No, I haven’t been dead since MegaMooseCon. Aside from a few residual late-aunt-related things, what I have been is immersed to my eyeballs in fonts.
Before I get into the details, here’s where you can buy the first package of them:
Yes, I’m selling on DriveThruRPG now!
About the whole font thing….
This project started out as just rebuilding the old Arcane Alphabets font files from the original sources with modern encoding. But I had some Lord of the Rings fonts in there; those had to go, because what was just some books for nerds 20 years ago is now the IP of a very large and litigious corporation. Dwarven Block was boring, and DarkElf sucked, so they had to go, for matters of personal pride. And the drawings in the hieroglyph font, then called Glyphic, really weren’t very good. And I’d always wanted to do one for Enochian … you see where this is going. Yeah, it went there, and I went there.
First, a quick description of what’s in the package on DriveThruRPG: It’s 6-sided dice with pips … pretty simple, right? Everyone who’s ever done some kind of dice fonts has probably done that. But I took it to, um, extremes. There are actually ten separate fonts in the package (yeah, that’s just 50 cents a font!) that all have different styles of dice backing — solid, outline, minimalist, flat, etc., in numerous combinations — and all sorts of dice dice. There are your usual 6-siders with little dots, of course. There are ones with numbers instead. There are ones with +, -, o, and blank sides, for games that use some combination of those.
When I ran out of immediate ideas, I dumped out my dice jar (which really is bigger than my head) and started doing those dice. So there are dice with Roman numerals, based on a d12 I have. Dice with little suns around the numbers. Dice with skulls and crossbones in place of the pips. Dice with card suits. One pretty neat set where the pips are geometric shapes based on the number — the one is a circle, the two has a couple of lines, the three is triangles, and so on.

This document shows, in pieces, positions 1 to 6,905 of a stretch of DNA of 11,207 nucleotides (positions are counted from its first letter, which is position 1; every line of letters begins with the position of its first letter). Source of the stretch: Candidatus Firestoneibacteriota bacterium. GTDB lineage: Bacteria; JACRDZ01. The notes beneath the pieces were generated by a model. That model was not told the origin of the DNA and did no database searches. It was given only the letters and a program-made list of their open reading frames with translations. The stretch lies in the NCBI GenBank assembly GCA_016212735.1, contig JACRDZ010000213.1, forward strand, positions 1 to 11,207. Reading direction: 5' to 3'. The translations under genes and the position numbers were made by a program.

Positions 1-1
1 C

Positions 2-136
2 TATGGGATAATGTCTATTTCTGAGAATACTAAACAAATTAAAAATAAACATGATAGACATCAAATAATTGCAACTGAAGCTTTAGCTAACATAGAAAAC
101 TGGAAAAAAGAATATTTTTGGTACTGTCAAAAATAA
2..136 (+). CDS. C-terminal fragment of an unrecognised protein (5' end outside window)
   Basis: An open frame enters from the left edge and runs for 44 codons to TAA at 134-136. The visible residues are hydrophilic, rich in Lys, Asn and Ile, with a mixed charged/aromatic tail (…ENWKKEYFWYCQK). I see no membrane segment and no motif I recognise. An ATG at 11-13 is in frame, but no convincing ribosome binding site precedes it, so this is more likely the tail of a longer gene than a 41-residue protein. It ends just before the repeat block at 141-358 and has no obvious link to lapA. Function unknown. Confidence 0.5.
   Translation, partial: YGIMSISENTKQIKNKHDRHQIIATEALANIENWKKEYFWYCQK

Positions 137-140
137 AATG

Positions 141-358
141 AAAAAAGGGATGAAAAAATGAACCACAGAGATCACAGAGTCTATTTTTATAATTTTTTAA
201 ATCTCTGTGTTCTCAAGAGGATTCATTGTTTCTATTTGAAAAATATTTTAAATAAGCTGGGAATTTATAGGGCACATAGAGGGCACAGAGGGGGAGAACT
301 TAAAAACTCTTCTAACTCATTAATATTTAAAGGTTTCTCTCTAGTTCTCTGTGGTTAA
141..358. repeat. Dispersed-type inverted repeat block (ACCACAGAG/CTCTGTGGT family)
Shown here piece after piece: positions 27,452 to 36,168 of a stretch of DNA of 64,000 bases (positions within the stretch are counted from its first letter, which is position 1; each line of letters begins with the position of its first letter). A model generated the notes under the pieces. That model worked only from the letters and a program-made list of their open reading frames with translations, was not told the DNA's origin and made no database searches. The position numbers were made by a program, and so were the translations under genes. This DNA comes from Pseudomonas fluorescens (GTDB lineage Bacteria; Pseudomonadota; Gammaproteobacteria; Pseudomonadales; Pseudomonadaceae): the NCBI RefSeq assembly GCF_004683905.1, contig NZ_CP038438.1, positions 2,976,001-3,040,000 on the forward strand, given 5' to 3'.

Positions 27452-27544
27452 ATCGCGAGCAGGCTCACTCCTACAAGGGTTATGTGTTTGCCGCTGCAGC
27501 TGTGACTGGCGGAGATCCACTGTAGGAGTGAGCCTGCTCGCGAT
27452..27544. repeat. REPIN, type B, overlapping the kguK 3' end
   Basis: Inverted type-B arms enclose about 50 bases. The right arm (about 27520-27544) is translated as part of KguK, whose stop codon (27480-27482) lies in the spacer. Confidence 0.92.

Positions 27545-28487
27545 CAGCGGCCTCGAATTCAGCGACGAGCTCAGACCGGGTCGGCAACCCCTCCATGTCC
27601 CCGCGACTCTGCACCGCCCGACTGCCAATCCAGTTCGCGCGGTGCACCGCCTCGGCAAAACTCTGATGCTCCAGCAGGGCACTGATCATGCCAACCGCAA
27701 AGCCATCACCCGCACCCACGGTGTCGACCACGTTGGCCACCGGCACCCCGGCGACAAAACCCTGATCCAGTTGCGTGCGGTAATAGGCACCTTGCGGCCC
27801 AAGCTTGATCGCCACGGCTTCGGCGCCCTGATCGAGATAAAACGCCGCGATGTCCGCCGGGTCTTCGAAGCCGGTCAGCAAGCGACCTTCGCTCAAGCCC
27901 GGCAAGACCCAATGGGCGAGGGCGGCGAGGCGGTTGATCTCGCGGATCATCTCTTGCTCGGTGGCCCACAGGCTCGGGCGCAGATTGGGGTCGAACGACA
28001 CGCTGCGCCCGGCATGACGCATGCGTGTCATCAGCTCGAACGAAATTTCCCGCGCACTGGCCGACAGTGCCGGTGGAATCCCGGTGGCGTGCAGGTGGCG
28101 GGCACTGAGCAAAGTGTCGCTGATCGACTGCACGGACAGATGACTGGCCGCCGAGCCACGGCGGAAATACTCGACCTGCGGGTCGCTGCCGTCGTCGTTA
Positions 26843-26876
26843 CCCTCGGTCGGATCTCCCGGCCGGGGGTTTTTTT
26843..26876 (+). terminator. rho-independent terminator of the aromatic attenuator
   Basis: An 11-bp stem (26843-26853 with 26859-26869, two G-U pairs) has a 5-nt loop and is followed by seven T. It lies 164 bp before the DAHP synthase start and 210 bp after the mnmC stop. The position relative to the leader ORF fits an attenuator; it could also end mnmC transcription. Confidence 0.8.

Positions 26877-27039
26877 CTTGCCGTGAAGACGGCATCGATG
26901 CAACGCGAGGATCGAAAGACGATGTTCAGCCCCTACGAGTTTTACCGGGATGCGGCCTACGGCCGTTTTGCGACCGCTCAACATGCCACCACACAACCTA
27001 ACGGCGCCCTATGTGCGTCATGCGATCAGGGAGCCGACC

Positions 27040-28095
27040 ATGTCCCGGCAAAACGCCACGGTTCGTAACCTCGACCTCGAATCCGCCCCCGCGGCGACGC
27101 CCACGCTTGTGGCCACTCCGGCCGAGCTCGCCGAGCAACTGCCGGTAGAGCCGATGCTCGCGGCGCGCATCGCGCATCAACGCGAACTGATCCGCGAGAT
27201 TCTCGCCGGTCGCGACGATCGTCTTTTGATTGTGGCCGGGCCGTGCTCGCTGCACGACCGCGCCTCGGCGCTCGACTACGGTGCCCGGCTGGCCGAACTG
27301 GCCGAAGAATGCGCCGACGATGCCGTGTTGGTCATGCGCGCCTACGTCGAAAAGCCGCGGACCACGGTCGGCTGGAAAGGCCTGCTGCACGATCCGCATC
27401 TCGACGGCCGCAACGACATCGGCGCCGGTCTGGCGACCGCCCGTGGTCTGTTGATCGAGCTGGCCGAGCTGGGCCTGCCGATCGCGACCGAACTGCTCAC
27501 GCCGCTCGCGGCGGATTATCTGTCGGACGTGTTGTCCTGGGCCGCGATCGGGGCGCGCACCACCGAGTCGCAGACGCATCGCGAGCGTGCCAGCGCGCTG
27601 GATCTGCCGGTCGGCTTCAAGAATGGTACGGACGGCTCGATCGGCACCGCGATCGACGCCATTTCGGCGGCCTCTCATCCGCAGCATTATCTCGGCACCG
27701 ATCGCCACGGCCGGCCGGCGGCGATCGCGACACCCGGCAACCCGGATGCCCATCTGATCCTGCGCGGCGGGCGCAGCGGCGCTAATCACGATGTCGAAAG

A lot of dice have a symbol in place of the one, including the custom Wintertree dice in the Power Failure Emergency Kit. So, since I still had plenty of space left, I followed that style. One of my dice had an 8-pointed star on it, so I did that, and I remembered that in Michal Moorcock’s books, that was the symbol of chaos and the corresponding symbol of law was an upward-pointing arrow, so I put that in too. There’s one with an explosion symbol on it (interestingly, the only thing that has survived from the rather low-quality printing on one of my physical dice) There’s one with a skull.
And I still needed more designs. Because there are 55 of the things in this font. I thought emoji might be useful, so there are happy, neutral, and sad faced dice. There are !, ?, and $ symbols because it seemed like they might be used in some boardgame I just haven’t seen yet. I needed one more, and my eye fell on one of the pens in my pen jar … so I drew a little tentacle! (which probably took me more time than any other ten dice)
And as you probably expect, that’s just the start. I’ve spent the past months making literally scores of fonts. I’ve got fonts you can do things like this
with: (I typed that in a word processor, not a graphics program)
Fonts for all sorts of long-lost ancient languages, more modern communication systems (including three different flavors of Morse code), interesting ciphers, esoteric alphabets used by the likes of John Dee, and so on.
I’ve been promising a reworking of InstaHex for a long time, and had the old version on the Wintertree website as a free download for almost that long. The reworking is done, and now I just need to test it, which is going to take some time … there are a bunch of styles of hexes that need to be checked in combination. I’ve completely redone the characters themselves, in order to accommodate a new system for adding borders, but the basic principle — you can use boldface to add a border, italic to put dots in the center, or of course both — remains the same; there’s no other hex font that does that.